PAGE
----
A Star is Reborn

When President Obama chose San Antonio Mayor Julián Castro to head the Department of Housing and Urban Development (HUD), he was fulfilling a campaign promise to place Latinos in his cabinet. But he also propelled an attractive politician to a job that’s likely a stepping stone to higher office. Some say it could even eventually make Castro the Democrats’ vice presidential pick, a first for a Latino.

That opportunity died 20 years ago when former HUD Secretary Henry Cisneros, also mayor of San Antonio and another rising star, became embroiled in scandal. Castro, 39, is a Cisneros protégé and may benefit from the older man’s counseling.

Like his identical twin Joaquín, Julián Castro learned politics at his mother’s knee. Rosie Castro was once a fiery Chicana radical whose political philosophy softened over time, but still proved a liability when Julián ran for mayor in 2005. He won that election by convincing voters he’d represent all, not just those who lived in the barrio. “They saw with their own eyes what their mom did,” said Ramiro Cavazos, president and CEO of the San Antonio Hispanic Chamber of Commerce. “Everywhere I saw her, she had her twins with her.”

Joaquín Castro said his father, Jesse Guzman, a teacher and political activist, also helped shape the twins’ worldview.“From the time we were born, we were both civically engaged,” Joaquín said. “There was no way to escape it.”

Their parents, who never married, split up when the boys were eight years old. Joaquín said it surprised him that his brother accepted the HUD nomination because he’d been unsuccessfully wooed by the Obama administration to serve in a number of jobs, including Secretary of Transportation.“I thought my brother would serve out his third term as mayor,” Joaquín said.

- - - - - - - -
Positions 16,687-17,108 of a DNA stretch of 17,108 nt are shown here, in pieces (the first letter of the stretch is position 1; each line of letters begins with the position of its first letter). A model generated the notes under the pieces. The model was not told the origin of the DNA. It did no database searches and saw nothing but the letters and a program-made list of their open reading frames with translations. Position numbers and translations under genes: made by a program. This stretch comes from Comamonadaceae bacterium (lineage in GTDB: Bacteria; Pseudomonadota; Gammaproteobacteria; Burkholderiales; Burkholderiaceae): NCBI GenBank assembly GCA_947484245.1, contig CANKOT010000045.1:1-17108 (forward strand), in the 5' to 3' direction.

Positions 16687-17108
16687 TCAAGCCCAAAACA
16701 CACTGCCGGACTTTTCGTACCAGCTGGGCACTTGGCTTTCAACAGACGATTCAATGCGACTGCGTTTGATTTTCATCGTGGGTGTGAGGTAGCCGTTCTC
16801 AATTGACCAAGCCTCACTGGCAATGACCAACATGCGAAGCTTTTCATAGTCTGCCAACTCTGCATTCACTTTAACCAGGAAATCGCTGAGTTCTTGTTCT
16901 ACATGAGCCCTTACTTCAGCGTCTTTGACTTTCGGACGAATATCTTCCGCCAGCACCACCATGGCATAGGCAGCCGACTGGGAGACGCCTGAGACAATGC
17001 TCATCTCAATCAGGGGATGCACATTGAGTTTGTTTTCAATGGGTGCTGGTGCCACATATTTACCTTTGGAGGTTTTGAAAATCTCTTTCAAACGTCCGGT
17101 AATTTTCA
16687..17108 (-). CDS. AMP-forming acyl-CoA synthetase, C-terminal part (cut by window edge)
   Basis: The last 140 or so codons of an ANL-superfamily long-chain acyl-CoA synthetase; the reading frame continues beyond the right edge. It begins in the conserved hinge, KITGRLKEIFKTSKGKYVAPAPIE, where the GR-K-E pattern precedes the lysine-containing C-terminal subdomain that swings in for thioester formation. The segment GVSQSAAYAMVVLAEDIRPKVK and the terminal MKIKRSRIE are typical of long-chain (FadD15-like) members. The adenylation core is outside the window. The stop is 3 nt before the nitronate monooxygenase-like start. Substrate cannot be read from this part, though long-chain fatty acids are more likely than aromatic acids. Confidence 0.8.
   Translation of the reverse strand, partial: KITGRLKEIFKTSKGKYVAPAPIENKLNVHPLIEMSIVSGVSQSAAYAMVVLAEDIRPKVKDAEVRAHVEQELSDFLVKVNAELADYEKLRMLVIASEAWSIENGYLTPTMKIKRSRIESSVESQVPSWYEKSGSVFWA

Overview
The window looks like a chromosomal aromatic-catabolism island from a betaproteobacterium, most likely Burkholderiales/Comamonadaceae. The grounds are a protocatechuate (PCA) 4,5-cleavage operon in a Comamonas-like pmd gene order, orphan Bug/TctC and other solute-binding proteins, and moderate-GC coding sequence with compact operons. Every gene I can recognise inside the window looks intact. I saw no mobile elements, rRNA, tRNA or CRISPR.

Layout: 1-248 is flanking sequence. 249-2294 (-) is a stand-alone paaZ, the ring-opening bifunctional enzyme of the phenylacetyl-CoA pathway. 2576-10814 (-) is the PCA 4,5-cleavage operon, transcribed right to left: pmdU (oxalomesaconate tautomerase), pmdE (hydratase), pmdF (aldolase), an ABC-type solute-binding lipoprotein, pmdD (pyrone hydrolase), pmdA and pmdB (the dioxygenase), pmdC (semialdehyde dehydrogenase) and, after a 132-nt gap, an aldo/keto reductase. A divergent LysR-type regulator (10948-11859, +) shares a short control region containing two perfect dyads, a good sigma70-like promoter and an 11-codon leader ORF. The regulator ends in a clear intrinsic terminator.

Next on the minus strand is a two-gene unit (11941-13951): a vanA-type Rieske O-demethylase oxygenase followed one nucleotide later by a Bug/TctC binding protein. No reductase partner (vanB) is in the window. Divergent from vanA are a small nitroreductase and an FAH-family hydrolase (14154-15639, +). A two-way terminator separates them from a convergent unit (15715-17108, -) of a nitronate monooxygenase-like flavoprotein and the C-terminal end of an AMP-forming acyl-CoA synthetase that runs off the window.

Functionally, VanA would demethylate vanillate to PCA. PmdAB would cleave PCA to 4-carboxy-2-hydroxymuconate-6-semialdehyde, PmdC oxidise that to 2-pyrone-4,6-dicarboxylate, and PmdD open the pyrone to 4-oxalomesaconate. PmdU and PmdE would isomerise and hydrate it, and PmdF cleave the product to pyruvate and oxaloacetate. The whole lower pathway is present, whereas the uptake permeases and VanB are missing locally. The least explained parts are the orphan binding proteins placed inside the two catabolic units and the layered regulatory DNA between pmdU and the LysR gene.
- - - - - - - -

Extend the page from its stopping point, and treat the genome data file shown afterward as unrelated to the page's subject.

But he said he’s glad to reunite with Julián in Washington, D.C. Before Joaquín was elected to Congress in 2012, the brothers were rarely apart. They were tennis stars at Thomas Jefferson High School and  attended Stanford University together. When Joaquín did not get into Yale Law School, the brothers settled for Harvard. After law school, Julián won the San Antonio council seat that once eluded his mother. The following year, his brother was elected to the Texas State House of Representatives from a district that includes San Antonio.

Cavazos said it was hard to tell the brothers apart and he could only do so for a while when  Julián  wore a wedding ring and Joaquín, who was single, did not. Now both brothers are married and each has a daughter.The only difference, Cavazos said, is that Joaquín Castro “might be a little less introverted. Julián by nature, is shy and reserved,” he said.

But that hasn’t hurt Julián in the rough and tumble world of politics.

He came to national attention as a keynote speaker at the 2012 Democratic National Convention, where he gave a rousing and humorous address that focused on his humble background and slammed GOP presidential candidate Mitt Romney’s economic plan, which he insinuated was elitist.The New York Times has called him the “Post-Hispanic Hispanic Politician” because of his universal appeal. Democratic strategist Maria Cardona agrees.“His is a consummately American story,” she said.

But Julián would also excite Latino voters, Cardona said. That’s because of his position on immigration, and his belief in the role of government and “building the economy from the middle out instead of the top down.” He’d be a great foil to Republican Latinos like Sens. Marco Rubio of Florida or Ted Cruz of Texas, both of whom are said to have vice presidential, and even presidential, aspirations.“He would not only be an effective rival to other Latinos on the GOP ticket, he would crush them,” Cardona said. But she cautioned Julián may need a little more time in Washington before he ready to continue on his arching political trajectory. “I don’t think he’s quite there, frankly, but this is clearly his path,” she said.

Joaquín said his brother is flattered by all the buzz about his political future, but for now will concentrate on his new job at HUD. “The good thing about Julián is that he’s focused on the right now,” he said.

Ana Radelat